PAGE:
Start a Repeat measurement and adjust the quadrature at the connect diagram.
20
Table 2-5. Parameter Data for Pulsed Carrier Amplifier Residual Measurement
Step
Parameters
1
Type and Range Tab
Measurement Type
Couple Graph Type
Start Offset Frequency
Stop Offset Frequency
FFT Minimum Number of Averages
FFT Quality
Swept Quality
Residual Phase Noise (without using a phase-lock loop)
Checked
10 Hz
200 E+3 Hz
4
Normal
Fast
Sources Tab
Carrier Source
Frequency
Power
Detector Input
1.5E+9 Hz
10
1.5E+9 Hz
2
3
4
5
6
Cal Tab
Phase Detector Constant
Derive From Single-Sided Spur
Known Spur Parameters
Amplitude
Offset Frequency
Block Diagram Tab
Source
Phase Shifter
DUT In Path
Establish Quadrature By Adjusting
Phase Shifter
Phase Detector
Test Set Tab
Input Attenuation (Option 001 only)
LNA Low-Pass Filter
Auto
DC Block
LNA Gain
Pause after Auto Gain Adjustment
Ignore Out-of-Lock Conditions
Pulsed Carrier
PLL Integration Attenuation
Graph Tab
Title
Graph Type
X Scale
Minimum
Maximum
Y Scale
Maximum
Minimum
Normalize Trace Data
Scale Trace Data
Shift Trace Data
Trace Smoothing Amount
Power Present At Input of DUT
Data
Checked
–40 dBc
5E+3 Hz
Manual
Manual
Manual
Checked
Test Set Microwave Phase Detector
Set to provide the appropriate power level at the phase detector
200 kHz
Not Checked
Not Checked
Checked
Not Checked
Checked
0 dB
8347A (ALC Off) 20 kHz PRF 10% DC 200 kHz LPF
Single-Sideband Phase Noise (dBc/Hz)
10
100 E+6
0
–190
1
1
0
0
0
21
3. Making absolute phase noise measurements on pulsed carriers
This chapter presents the recommended procedures and hardware configurations for making
absolute phase noise measurements on pulsed
carriers. For a complete description of how
pulsing the carrier affects phase noise measurements, refer to Agilent Application Note 1309
Pulsed Carrier Phase Noise Measurements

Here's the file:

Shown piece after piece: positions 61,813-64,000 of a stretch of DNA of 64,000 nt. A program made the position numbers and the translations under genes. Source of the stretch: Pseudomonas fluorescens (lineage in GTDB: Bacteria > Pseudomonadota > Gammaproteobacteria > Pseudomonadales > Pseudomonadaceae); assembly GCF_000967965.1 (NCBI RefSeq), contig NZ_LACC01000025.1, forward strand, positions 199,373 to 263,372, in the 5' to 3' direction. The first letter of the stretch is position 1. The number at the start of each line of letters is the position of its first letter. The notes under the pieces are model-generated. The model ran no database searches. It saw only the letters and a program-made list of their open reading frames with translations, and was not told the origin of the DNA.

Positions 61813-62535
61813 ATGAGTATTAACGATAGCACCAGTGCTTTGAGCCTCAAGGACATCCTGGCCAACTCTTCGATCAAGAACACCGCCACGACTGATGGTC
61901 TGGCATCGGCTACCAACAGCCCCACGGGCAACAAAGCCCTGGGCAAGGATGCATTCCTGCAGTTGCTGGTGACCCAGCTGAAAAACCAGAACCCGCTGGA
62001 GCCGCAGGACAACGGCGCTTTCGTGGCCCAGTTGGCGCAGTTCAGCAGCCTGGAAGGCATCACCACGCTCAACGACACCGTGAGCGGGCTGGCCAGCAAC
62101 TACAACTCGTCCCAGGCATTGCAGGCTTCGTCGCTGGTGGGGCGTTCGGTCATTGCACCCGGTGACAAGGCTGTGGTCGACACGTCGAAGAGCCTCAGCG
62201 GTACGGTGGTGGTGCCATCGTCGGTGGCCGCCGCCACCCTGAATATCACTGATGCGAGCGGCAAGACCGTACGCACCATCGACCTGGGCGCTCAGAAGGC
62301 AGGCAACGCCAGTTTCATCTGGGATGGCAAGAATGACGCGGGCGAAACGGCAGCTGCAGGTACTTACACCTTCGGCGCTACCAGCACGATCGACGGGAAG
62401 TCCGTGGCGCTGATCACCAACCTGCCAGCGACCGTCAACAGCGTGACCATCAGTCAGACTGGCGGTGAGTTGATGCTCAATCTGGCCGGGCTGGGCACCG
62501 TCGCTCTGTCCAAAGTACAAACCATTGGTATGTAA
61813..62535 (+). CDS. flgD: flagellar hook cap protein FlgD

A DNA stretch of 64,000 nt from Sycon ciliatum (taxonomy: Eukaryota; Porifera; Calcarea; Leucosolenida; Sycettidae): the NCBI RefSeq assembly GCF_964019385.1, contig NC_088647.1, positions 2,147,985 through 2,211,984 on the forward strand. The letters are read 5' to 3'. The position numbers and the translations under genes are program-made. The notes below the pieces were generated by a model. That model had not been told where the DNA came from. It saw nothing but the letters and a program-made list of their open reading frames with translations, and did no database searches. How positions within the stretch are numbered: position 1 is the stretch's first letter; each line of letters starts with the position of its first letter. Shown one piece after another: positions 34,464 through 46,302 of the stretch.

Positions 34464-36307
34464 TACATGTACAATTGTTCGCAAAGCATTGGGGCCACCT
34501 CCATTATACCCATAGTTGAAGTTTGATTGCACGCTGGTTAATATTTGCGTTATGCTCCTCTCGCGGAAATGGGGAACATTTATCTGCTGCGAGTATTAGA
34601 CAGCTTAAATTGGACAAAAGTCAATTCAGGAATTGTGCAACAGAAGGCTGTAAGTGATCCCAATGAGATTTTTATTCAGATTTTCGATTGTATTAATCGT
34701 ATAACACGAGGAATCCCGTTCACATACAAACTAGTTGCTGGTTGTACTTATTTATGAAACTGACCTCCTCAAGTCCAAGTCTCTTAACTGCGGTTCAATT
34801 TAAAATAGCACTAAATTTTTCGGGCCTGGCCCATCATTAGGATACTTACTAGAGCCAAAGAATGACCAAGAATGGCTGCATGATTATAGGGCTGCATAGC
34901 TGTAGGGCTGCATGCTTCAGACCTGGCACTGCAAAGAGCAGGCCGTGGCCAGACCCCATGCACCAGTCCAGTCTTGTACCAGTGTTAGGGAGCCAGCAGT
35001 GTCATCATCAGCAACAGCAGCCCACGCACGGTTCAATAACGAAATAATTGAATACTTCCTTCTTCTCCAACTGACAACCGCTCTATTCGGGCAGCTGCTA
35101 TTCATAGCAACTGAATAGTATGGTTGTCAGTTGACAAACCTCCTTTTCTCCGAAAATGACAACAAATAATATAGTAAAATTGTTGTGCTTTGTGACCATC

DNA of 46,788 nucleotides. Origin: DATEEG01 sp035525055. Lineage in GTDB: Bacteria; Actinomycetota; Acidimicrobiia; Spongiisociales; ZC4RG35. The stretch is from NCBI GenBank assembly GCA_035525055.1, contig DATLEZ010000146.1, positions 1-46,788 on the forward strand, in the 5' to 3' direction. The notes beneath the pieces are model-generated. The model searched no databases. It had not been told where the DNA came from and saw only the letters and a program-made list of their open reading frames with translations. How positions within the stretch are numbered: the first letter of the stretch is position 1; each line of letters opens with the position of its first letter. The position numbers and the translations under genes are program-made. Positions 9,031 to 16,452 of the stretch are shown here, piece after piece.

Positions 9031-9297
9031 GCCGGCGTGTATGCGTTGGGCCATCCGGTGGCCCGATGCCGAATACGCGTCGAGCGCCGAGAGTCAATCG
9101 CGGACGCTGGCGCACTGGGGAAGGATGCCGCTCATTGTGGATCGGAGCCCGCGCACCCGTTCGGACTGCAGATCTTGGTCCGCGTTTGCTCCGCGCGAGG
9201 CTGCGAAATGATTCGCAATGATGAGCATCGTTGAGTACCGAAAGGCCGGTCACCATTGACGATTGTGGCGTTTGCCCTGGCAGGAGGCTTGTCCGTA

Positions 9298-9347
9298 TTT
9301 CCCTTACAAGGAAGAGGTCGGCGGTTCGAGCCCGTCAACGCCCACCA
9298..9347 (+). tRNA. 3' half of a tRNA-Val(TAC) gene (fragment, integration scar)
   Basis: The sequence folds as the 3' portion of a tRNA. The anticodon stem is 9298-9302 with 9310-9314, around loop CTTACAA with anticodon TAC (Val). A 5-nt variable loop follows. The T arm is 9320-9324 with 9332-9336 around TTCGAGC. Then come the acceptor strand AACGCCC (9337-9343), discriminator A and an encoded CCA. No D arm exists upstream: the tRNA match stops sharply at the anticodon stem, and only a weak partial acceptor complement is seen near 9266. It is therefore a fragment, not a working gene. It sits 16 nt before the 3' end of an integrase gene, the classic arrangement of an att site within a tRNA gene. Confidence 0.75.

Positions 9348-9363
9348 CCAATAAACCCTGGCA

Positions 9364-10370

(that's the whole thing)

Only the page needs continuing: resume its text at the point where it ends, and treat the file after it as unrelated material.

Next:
(literature number 5968-2081E).
Absolute phase noise measurement
considerations
Measurement noise floor
The measurement noise floor represents the
lowest level of noise the system is capable of
measuring. For CW signals, it is set by the noise
of the test set (phase detector and LNA), the noise
of the comparison reference oscillator, the noise
of the microwave downconverter, or a combination
of all three—provided sufficient power is available
at the phase detector input ports. Additionally, for
pulsed carrier signals, the duty cycle of the pulsed
signal further degrades the CW test set noise floor
by a 20*log (duty cycle) factor. The recommended
power levels for the microwave phase detector are
+7 to +10 dBm for the reference input port and
0 to +5 dBm for the signal input port. The recommended power levels (CW or peak) for the RF phase
detector are +15 to +23 dBm for the reference input
port and 0 to +15 dBm for the signal input port.
Measurement offset range
The offset range for the measurement is limited
to PRF/2, based on sampling theory.
22
PRF feedthrough
If the magnitude of the PRF feedthrough overloads
the phase noise test set LNA for more than 10 percent of the pulse width, measurement accuracy
may be degraded. If the magnitude of the PRF
feedthrough causes the LNA to be set to a lower
than appropriate gain or the baseband signal analyzer to be set to a less sensitive range than needed,
overall system noise floor can be degraded. The